Deleting /etc/hosts Is it necessary?

Discussion in 'macOS' started by MrCheeto, Oct 8, 2010.

  1. MrCheeto macrumors 68030

    MrCheeto

    Joined:
    Nov 2, 2008
    #1
    I have been buying and selling macs, but I always use them as my personal computer for a while. In fact I currently own two PowerBook G4's and sold another several weeks ago.

    To remove all of my files and settings I simply delete the AppleSetupDone file, remove the entire User and subfolders then it starts up as a new computer.

    What I'm wondering is why one would need to delete /var/db/netinfo and is the Leopard and Snow Leopard equivalent /etc/hosts or what?
     
  2. Hal Itosis macrumors 6502a

    Hal Itosis

    Joined:
    Feb 20, 2010
    #2
    The equivalent would be down in /var/db/dslocal somewhere. Something like:

    /var/db/dslocal/nodes/Default/users/yourshortname.plist

    [read it (with sudo) and decide for yourself i guess. ;) ]
     
  3. MrCheeto thread starter macrumors 68030

    MrCheeto

    Joined:
    Nov 2, 2008
    #3
    OK I did that but after creating a new user at the Setup screen, in Preferences>Sharing, there are some left over settings from the last user...
     
  4. Hal Itosis macrumors 6502a

    Hal Itosis

    Joined:
    Feb 20, 2010
    #4
    Which "left over settings"? (specifically)
     
  5. MrCheeto thread starter macrumors 68030

    MrCheeto

    Joined:
    Nov 2, 2008
    #5
    Under Sharing>File Sharing it lists the old user's public folder as a folder that can be shared, though it no longer exists.
     
  6. Hal Itosis macrumors 6502a

    Hal Itosis

    Joined:
    Feb 20, 2010
    #6
    Okay, I'll have a look/see (once i get off my iPad).
     
  7. DoFoT9 macrumors P6

    DoFoT9

    Joined:
    Jun 11, 2007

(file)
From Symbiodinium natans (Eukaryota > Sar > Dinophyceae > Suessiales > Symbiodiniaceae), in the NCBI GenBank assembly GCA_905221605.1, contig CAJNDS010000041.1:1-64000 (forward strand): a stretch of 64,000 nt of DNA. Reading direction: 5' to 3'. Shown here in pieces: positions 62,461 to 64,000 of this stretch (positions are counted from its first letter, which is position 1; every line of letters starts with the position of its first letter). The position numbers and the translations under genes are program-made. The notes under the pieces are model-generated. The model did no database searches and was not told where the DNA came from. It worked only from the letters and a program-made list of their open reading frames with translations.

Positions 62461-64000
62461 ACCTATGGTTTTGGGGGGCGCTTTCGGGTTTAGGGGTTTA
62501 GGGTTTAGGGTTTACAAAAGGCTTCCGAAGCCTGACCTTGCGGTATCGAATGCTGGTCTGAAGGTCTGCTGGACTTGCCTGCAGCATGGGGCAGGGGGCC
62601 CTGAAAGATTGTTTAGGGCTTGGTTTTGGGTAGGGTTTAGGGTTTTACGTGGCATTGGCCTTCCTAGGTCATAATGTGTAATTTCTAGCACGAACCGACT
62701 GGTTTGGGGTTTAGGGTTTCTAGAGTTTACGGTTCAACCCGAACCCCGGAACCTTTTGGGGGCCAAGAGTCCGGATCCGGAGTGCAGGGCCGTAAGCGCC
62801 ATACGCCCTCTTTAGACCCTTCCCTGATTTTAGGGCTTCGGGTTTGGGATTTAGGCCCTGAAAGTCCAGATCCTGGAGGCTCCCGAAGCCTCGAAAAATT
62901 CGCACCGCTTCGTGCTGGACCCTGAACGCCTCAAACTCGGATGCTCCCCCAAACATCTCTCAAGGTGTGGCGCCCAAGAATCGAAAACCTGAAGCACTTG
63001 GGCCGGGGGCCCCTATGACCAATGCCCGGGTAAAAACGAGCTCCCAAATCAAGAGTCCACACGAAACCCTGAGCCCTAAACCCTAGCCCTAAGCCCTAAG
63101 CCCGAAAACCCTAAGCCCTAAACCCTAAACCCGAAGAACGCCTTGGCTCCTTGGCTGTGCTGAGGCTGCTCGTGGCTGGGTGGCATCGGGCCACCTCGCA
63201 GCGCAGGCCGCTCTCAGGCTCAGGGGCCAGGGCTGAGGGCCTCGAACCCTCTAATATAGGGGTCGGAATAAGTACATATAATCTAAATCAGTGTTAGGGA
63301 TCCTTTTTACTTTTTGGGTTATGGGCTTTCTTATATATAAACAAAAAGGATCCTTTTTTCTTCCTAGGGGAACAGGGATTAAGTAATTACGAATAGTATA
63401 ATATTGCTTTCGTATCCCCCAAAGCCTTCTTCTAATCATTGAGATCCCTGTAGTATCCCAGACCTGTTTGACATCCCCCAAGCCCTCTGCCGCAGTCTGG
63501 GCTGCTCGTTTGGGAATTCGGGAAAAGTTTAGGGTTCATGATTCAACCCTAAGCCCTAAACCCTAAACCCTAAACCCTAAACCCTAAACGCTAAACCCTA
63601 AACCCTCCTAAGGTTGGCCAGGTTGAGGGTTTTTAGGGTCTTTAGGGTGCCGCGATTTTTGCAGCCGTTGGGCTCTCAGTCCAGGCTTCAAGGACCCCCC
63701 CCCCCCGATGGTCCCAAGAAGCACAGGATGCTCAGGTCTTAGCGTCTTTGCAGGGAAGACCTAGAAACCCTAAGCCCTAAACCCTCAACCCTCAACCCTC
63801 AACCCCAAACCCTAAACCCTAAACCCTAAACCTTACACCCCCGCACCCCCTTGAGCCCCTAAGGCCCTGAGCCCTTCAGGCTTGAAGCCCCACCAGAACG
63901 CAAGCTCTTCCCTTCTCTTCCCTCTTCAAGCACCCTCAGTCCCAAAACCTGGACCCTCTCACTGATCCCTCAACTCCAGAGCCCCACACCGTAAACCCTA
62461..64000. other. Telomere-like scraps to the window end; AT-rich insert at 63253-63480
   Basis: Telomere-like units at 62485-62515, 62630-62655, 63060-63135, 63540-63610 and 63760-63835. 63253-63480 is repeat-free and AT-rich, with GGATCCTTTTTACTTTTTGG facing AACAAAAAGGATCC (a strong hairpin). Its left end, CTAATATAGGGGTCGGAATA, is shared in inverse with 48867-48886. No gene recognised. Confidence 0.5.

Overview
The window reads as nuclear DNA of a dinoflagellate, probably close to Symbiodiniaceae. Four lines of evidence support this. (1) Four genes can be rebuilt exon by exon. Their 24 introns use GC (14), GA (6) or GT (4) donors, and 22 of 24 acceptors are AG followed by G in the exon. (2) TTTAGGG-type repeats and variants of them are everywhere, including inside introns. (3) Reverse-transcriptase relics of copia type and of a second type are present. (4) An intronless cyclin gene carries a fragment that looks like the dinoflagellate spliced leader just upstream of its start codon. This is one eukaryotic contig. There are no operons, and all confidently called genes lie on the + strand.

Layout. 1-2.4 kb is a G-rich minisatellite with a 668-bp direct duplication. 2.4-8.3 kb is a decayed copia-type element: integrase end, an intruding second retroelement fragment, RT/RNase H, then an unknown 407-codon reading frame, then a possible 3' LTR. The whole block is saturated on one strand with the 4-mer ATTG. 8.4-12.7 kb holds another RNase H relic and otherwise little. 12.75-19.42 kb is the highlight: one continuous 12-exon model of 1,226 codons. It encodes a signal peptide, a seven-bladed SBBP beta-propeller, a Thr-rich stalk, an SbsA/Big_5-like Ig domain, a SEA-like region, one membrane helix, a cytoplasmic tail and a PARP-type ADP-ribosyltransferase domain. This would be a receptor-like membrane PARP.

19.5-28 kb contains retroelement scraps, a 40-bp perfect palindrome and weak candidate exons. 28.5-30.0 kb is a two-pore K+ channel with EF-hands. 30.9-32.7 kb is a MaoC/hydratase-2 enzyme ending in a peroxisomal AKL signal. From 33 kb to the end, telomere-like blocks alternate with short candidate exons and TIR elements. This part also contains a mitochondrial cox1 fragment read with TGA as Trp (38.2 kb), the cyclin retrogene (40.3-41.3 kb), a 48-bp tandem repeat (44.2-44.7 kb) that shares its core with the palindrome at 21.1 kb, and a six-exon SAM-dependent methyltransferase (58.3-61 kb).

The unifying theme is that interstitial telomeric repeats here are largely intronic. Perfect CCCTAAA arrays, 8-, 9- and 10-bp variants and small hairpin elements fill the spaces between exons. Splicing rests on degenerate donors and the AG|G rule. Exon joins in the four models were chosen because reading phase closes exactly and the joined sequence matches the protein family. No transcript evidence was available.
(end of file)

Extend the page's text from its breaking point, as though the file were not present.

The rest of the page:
Location:
    Singapore
    #7
    its not necessary - but does come in handy for custom DNS setting.
     
  8. Hal Itosis macrumors 6502a

    Hal Itosis

    Joined:
    Feb 20, 2010
    #8
    It seems the following items get affected by sharing folders with System Prefs->Sharing, and may retain traces of former users (and/or items they've shared):
    /var/db/samba/smb.shares
    /var/db/dslocal/indices/Default/index
    /var/db/dslocal/nodes/Default/config/SharePoints/*.plist
    /var/db/dslocal/nodes/Default/groups/com.apple.sharepoint.*.plist​
    The asterisk is a wildcard which will match whatever filename(s) happen(s) to fit... when used on the command line anyway.

    A more exact list (as far as your specific Sharing query goes) could also be obtained by running this command:

    sudo grep -lr yourshortname /var/db/dslocal /var/db/samba

    Notes:
    1. if run in single-user mode or a root shell, skip the sudo part.
    2. replace yourshortname with the actual name of course (or the name of some folder you shared)

    As to what exactly one should do to purge one's name from such files goes, i'll not be posting a thorough 'how-to' or anything. The only easy cases are ones where the file itself is specifically named for the user. E.g.,:
    yourshortname.plist

    or

    Your Full Name's
    Public Folder.plist​